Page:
• Should verification of capacity and COVID-19 protocols be required, the devolution of this responsibility to provincial departments of Sport, Recreation, Arts and Culture as follows:


  1. Based on written applications and submissions describing the venue and capacity by the performance space administrator/owner;

  2. Provincial governments establish a standing committee (comprising provincial arts and health officials, knowledgeable representatives of the local performing arts sector and other relevant stakeholders) to conduct site inspections to confirm the seating capacities of performance spaces and COVID-19 safety protocols back stage and front of house and issue a notice confirming the verified capacity.

New and ad hoc spaces e.g. festival venues, school halls, etc that wish to host cultural events such as theatre and/or dance performances will be obliged to apply to their relevant provincial department for venue verification if the planned capacity exceeds that prescribed by the prevailing Disaster Management Regulations.


Malls, shops and restaurants that accommodate a variety of patrons on a daily basis are generally open and functioning within COVID-19 protocols. There are far fewer theatres in the country, so that it is entirely possible to determine the maximum capacity of most, if not all, theatres nationally within a matter of months.  Each theatre will then have a public sign indicating its maximum capacity, irrespective of the lockdown level.  This would apply to small theatres with a normal capacity of less than 100 as well as multi-venue complexes that have different sized venues. 


Along with the bespoke opening of theatre spaces, there would be a commitment by such spaces to follow and abide by a national set of COVID-19 protocols developed by the theatre sector and approved by the provincial committees and/or by the Department of Sport, Arts and Culture.  These protocols are to be included in a living document that is updated as necessary to accommodate learnings, insights and changing circumstances as these develop.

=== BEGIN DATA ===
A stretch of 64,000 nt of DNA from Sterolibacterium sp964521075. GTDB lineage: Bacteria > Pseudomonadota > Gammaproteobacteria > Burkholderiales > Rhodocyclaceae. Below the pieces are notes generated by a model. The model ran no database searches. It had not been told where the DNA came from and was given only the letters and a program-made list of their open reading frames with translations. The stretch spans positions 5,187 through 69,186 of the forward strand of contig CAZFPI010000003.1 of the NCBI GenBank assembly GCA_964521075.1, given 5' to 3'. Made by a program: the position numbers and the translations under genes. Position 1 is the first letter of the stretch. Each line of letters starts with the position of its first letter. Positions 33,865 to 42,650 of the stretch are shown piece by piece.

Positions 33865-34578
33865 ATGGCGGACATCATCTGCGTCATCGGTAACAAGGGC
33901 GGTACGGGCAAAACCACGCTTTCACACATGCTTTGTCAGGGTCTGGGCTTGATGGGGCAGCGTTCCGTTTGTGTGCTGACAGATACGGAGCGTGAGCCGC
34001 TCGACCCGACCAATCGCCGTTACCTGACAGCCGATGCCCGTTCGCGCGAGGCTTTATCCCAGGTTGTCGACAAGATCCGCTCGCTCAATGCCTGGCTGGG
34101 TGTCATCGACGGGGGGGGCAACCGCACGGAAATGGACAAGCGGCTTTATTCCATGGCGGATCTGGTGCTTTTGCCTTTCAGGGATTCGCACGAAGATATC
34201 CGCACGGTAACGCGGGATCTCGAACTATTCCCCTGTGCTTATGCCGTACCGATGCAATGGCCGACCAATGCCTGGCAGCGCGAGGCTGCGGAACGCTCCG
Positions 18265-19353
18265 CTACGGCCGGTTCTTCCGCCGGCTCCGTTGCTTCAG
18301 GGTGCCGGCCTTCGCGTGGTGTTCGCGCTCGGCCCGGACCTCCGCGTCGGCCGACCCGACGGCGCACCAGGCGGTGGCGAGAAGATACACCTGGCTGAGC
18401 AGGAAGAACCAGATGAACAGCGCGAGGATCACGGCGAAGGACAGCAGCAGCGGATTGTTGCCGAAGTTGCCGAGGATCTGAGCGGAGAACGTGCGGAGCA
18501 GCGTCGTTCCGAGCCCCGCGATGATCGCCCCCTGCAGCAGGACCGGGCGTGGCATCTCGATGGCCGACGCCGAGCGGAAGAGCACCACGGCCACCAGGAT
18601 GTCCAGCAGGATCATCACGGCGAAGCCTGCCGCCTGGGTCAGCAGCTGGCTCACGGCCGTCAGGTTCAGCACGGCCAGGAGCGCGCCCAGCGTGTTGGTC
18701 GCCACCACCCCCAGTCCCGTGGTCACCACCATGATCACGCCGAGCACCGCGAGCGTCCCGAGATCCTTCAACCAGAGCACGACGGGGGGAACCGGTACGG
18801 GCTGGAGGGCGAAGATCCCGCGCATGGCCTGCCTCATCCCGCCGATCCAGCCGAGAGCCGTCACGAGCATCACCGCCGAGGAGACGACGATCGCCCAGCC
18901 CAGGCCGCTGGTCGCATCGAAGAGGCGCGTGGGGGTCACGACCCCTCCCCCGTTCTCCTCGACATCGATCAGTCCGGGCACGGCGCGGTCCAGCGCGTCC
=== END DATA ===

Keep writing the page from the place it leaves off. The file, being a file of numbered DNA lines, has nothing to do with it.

Notwithstanding the right of theatres and ad hoc performance spaces to open to an agreed number, each theatre, festival and producing agency would – in the light of their respective circumstances and considerations (age of audiences, requirements of sponsors, geographical location of venues, etc) have a right to decide whether to open or not, and if so, with what capacity up to the maximum capacity independently agreed to for their respective venue/s.

manual pic.jpg


TADA recently launched a Covid Safety Manual for theatres and is currently presenting this to government for adoption in order to reopen our theatres, festivals and performance spaces in the safest way possible.

The manual is a living document that can be adapted as more information about the Corona Virus is made available and will always be in line with national health and safety regulations as issued by the South African Government.

Click on the image to download the Safety Manual.

bottom of page